Thursday, October 27, 2016

The Golden Derby - October 1966!






Fifty years ago this month Charlton put out some handsome comic books, and was well on its way into a new era. Judomaster battled the Smiling Skull (a WWII based hero battles a Nazi villain named "Skull" -- where have I heard that one before) with dynamite artwork by a maturing Frank McLaughlin and the comic picks up some depth when Dick Giordano's Sarge Steel becomes the back up. While Sarge had lost his own title, there was still quite a bit of life in the veteran detective/spy. There are perks to being the editor it seems and keeping your favorite creation alive is just one of them. Thunderbolt by Pete Morisi (P.A.M.) continued to rock along with great adventures and beautiful covers. Morisi's ability to freeze a moment in time was unmatched in the field then or now. Go-Go knocked out another issue giving Charlton an often overlooked entry in the comic satire category. And as always Charlton plugged away with some Romance and War books. Two examples this month are I Love You with a perfectly delightful cover by Vince Colletta and Army Attack featuring some Sam Glanzman artwork focusing on the Navy Seals of their time, the famous Green Berets.

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4 comments:

  1. Smiling Skull probably appeared more than any other Charlton Action Hero-Villain – wouldn’t you say? I’m thinking of 2-3 different appearances between the Judo Master series – and didn’t he turn up in Sarge Steel too? I had this Judo Master issue back in the day. I liked ol’ Smiley’s macabre look.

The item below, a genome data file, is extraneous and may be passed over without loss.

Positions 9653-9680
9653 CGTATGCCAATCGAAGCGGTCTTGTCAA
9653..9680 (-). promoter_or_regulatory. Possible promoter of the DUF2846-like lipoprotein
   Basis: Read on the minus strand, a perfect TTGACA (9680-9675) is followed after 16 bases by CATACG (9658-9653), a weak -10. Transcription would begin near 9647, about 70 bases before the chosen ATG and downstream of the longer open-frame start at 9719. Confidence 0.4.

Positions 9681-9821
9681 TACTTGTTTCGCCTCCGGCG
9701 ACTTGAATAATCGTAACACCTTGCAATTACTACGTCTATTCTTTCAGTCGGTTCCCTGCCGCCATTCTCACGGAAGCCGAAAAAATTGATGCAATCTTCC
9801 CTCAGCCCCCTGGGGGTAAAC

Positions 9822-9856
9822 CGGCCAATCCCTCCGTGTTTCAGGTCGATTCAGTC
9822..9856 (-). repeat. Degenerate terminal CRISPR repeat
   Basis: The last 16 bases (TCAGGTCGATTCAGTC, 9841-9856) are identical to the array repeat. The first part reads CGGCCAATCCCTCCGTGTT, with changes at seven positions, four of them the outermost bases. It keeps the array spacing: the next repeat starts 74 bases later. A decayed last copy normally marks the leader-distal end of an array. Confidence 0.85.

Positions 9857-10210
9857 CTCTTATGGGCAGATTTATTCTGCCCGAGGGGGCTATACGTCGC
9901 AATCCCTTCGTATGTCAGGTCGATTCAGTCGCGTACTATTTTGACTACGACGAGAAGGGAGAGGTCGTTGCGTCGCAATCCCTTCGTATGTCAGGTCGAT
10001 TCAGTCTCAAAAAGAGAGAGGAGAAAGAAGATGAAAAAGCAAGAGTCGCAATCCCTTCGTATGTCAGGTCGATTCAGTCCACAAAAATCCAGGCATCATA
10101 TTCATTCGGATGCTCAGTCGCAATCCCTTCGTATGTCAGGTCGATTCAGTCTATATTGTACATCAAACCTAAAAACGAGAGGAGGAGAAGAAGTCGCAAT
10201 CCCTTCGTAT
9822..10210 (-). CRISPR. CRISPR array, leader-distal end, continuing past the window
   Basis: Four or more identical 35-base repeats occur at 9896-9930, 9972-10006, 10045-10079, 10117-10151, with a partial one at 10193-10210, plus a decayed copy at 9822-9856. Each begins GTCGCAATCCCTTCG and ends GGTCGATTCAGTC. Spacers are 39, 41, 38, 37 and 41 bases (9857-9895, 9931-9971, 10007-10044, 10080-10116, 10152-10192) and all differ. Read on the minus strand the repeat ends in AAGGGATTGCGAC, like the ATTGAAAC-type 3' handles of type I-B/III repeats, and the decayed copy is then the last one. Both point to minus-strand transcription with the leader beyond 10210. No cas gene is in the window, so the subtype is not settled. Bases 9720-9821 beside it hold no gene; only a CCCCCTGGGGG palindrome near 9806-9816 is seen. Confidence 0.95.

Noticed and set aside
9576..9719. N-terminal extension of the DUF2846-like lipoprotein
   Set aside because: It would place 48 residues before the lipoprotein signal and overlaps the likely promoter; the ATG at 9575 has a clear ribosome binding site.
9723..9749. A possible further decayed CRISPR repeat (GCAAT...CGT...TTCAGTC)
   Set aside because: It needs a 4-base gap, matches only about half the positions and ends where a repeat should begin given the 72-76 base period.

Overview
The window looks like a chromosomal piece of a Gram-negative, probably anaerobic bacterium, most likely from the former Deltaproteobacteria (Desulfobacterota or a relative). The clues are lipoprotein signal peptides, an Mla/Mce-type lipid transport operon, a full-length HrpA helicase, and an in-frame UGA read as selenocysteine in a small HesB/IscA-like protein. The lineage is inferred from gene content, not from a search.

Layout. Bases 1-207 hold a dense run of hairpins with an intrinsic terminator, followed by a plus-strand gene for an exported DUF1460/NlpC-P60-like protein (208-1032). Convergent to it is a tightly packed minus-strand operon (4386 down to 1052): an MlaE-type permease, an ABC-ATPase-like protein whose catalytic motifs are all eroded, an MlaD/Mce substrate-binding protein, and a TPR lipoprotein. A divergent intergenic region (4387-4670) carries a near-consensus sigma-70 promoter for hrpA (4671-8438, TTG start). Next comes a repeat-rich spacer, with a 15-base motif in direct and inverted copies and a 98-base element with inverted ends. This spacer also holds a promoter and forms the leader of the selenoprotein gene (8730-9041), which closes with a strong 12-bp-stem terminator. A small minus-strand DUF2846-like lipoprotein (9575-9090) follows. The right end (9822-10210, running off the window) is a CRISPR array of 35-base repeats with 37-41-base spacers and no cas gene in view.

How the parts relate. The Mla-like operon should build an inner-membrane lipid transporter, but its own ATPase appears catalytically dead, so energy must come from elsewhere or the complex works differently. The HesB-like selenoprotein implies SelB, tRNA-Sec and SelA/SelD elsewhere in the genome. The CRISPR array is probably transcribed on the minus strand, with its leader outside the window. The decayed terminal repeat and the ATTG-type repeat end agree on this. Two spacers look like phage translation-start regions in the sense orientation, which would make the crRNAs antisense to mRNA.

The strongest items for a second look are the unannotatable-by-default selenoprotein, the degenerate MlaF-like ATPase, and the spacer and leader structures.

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    1. The only one who is close I suspect is The Ghost from Captain Atom who showed up several times. Showing up in Sarge Steel was a neat trick and reminds one and all that WWII was very much a living memory back then, a potent part of the life of the 60's and not just a jot of history as it's been reduced to these days.

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  2. The Judo master cover is excellent - I'm afraid I only ever read (or heard of) Judo Master (Sarge Steele and Thunderbolt) in the pages of Alan Class books , It wasn't until about the mid 70s I knew these were Charlton characters. - on this evidence its hard to see why Charlton didn't make it big as these covers alone are well on par with the best from Marvel and DC at this time.

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    1. It wasn't because of a lack of talent. Charlton functioned effectively as the minor leagues for the NYC publishers Marvel and DC for years giving room for new artists like Jim Aparo, Don Newton, Joe Staton, John Byrne, Mike Zeck, to develop as well as giving room to iconoclastic talents like Steve Ditko, Tom Sutton, Pete Morisi, and Pat Boyette to weave their distinctive tales. Frank McLaughlin a colleague of Dick Giordano had a style most likely to find a home at Marvel and DC and he became a reliable inker for many years. It's a shame he didn't do more penciling for the Big Two, because as you say his stuff on Judomaster sure qualified him.

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